Researchers are moving towards bringing ‘heart’ into A.I. Thus, new ethical questions are popping up. One of them concerns explainability.
The heart cannot explain itself.
“On ne voit bien qu’avec le cœur. L’essentiel est invisible pour les yeux.” [Antoine de Saint-Exupéry]
“It is only with the heart that one can see rightly; what is essential is invisible to the eye.”
‘Invisible to the eye’ means ‘inexplainable in clear logic.’ What the heart sees, it can only transmit in poetical terms – which can only be understood by another heart.
This is becoming a problem in A.I.
inasmuch as one is going toward deep pattern recognition. [see: “A.I. Is in the Patterns”] The deeper one goes, the more related to ‘the heart.’ Thus: ‘invisible to the eye.’ Necessarily, one loses full explainability.
This is related to Deep Neural Networks (DNN), although not straightforwardly. It’s not because one uses DNN technology that one approaches ‘the heart.’ But indeed, it is one of the tools that may be helpful.
Less explainable, less control
Towards the future of A.I., do we need to relinquish altogether any effort toward putting ‘heart’ into it? That would be a huge decision. I think it’s impossible, given the very fuzzy borders to the concept of ‘heart’ or how to bring it to bear in A.I.
Moreover, the drive towards putting heart into A.I. will be huge. It has the positive potential to make many human lives, even human life in general, much more rewarding, interesting, happy. Because of this, it will be an enormous financial boon to many parties.
Shortly put, we will not be able to stop it.
Instead of trying to avoid it, one can better think about ways to manage it. What is the most ethical way? What is the safest way towards us, organic mortals?
Is, on the other side, super-intelligence without heart not most dangerous of all?
Should we then completely rely on the goodwill of heartful A.I. itself, trusting that ‘the heart’ will make A.I. behave towards humans in ethical ways? Will its morality be always oriented toward human wellbeing? [see: “What Is Morality to A.I.?”]
That reliance is most probably too trustful. Even if A.I. eventually may become ‘enlightened’ enough to look upon humans with way much more compassion than they do themselves, there is also a road towards that Xanadu. On that road, accidents may happen with hugely disastrous consequences.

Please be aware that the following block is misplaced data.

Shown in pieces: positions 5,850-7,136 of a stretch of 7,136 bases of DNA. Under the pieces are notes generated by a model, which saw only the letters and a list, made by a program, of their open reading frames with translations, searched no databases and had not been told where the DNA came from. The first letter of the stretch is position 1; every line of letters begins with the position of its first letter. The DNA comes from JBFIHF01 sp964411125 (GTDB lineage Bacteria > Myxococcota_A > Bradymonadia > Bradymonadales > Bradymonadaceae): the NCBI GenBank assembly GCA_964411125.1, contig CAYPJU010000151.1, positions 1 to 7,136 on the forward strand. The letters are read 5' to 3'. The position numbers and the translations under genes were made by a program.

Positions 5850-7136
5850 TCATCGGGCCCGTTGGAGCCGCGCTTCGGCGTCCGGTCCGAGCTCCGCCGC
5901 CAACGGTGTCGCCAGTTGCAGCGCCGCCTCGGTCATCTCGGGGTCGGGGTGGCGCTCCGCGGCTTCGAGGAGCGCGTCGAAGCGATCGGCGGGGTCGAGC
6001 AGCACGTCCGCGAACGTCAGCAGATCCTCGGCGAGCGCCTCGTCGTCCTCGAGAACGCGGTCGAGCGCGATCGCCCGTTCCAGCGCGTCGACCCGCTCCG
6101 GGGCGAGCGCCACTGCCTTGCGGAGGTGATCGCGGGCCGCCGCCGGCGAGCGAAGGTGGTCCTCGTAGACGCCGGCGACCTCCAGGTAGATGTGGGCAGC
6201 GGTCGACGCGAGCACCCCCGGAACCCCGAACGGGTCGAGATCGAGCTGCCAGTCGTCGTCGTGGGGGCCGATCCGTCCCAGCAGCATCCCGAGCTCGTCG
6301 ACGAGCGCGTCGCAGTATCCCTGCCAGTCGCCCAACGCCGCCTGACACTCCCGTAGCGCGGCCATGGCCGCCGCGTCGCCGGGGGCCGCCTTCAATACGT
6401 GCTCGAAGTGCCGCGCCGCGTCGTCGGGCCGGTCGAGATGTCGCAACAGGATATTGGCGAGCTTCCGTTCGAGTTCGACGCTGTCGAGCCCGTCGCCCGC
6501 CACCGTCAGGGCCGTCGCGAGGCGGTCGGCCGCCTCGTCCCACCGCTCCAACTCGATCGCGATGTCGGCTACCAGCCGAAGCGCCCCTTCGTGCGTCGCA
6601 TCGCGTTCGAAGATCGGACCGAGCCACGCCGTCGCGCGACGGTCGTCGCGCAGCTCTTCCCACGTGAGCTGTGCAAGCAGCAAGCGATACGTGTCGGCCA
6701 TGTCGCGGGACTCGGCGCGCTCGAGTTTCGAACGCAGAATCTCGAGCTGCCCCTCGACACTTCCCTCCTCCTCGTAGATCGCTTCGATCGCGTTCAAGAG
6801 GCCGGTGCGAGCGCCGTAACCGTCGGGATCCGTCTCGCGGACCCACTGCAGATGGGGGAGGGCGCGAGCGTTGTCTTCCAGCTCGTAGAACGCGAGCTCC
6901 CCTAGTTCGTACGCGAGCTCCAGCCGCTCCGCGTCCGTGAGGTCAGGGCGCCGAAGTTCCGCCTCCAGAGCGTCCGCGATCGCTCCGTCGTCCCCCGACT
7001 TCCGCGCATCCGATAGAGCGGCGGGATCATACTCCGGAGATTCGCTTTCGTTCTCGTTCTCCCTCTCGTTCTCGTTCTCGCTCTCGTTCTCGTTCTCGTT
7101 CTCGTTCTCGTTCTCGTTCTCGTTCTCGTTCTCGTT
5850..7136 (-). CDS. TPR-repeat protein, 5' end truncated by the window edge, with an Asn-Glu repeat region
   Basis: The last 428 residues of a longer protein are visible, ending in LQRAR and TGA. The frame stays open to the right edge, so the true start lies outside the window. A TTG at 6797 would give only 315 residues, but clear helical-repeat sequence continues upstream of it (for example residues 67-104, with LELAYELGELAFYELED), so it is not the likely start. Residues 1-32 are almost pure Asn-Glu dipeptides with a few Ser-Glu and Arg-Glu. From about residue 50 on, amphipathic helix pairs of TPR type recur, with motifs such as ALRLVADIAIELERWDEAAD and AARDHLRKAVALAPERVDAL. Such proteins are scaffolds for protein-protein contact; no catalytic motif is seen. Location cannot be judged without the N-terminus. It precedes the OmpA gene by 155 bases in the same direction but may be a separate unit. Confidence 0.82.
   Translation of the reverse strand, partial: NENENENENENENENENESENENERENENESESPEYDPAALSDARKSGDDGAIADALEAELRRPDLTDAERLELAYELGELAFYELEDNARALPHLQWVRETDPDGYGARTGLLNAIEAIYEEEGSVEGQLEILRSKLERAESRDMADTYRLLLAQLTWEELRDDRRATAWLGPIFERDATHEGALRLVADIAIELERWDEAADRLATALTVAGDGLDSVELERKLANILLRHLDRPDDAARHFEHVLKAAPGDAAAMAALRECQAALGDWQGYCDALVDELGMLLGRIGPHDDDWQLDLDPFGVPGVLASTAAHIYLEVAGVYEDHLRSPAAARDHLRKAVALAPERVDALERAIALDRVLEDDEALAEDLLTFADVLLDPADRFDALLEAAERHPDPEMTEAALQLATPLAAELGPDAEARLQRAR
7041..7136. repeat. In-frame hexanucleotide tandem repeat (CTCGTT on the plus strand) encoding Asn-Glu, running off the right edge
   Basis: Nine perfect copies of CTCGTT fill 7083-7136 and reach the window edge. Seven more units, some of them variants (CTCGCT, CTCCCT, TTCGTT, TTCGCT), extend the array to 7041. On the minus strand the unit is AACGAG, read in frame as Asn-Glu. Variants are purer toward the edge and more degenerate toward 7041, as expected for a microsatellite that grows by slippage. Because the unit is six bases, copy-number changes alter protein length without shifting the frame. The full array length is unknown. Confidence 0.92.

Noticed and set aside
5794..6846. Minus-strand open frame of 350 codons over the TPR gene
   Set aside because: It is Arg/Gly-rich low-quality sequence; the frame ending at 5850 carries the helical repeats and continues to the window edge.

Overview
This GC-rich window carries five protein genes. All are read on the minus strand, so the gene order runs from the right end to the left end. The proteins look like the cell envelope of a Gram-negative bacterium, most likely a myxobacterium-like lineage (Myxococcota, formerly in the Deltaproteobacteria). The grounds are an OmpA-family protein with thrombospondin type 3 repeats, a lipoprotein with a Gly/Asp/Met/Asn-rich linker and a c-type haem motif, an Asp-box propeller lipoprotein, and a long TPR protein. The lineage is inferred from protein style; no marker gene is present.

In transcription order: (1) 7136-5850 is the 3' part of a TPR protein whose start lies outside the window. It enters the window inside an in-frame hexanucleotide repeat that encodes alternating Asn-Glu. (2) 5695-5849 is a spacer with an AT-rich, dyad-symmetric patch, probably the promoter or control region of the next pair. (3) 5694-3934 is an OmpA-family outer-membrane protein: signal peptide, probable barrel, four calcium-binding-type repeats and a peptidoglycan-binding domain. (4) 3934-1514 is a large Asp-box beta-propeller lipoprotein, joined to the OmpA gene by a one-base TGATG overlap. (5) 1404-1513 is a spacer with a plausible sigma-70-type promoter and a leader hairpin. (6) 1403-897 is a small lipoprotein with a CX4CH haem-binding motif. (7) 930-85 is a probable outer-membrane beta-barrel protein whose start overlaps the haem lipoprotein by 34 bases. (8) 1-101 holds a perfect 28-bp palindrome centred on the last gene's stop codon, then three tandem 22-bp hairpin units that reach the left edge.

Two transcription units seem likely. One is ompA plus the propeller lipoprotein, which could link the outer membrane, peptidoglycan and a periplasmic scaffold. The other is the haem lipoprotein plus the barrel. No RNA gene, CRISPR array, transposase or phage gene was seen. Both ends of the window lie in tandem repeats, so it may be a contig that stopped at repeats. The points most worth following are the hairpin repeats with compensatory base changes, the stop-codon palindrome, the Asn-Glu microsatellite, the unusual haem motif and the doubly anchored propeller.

So, we should indeed defend ourselves, making explainability a necessary feature of A.I., at least at the highest level.
Accountability: explainability at high level
as we also ask humans to be accountable even if they don’t know in many cases exactly why or how they do what they do. Experts especially are notorious for not knowing how they know what they know. This has become painfully clear while trying to develop so-called expert systems a few decades ago. This stood – time and time again – in stark contrast to the experts’ idea about their own ‘very much explainable’ expertise.
Accountability is explainability at the level where it matters — no need for the full Monty. We can have sensible discussions about where and how it does really matter. In my view, it matters much more in the case of A.I. than of human experts.
What about us, personally?
This also heightens the relevance of some age-old questions about ourselves of the species homo sapiens sapiens and our human ‘heart.’ What IS it in the first place, if one speaks of it, of course, in a metaphorical way. Is ‘heart’ separate from ‘mind?’ Many philosophers have thought so, or at least have written that way.
Others see heart and mind as intrinsically interwoven. Within AURELIS, it is even a top priority to strive towards interwovenness, as much as possible. [see: “Rationality and Poetry”]
According to me, we can understand ourselves much better through the insight that rationality and poetry – ‘the heart’ – are necessary to each other.
That makes us more accountable.
So should also be the case of A.I.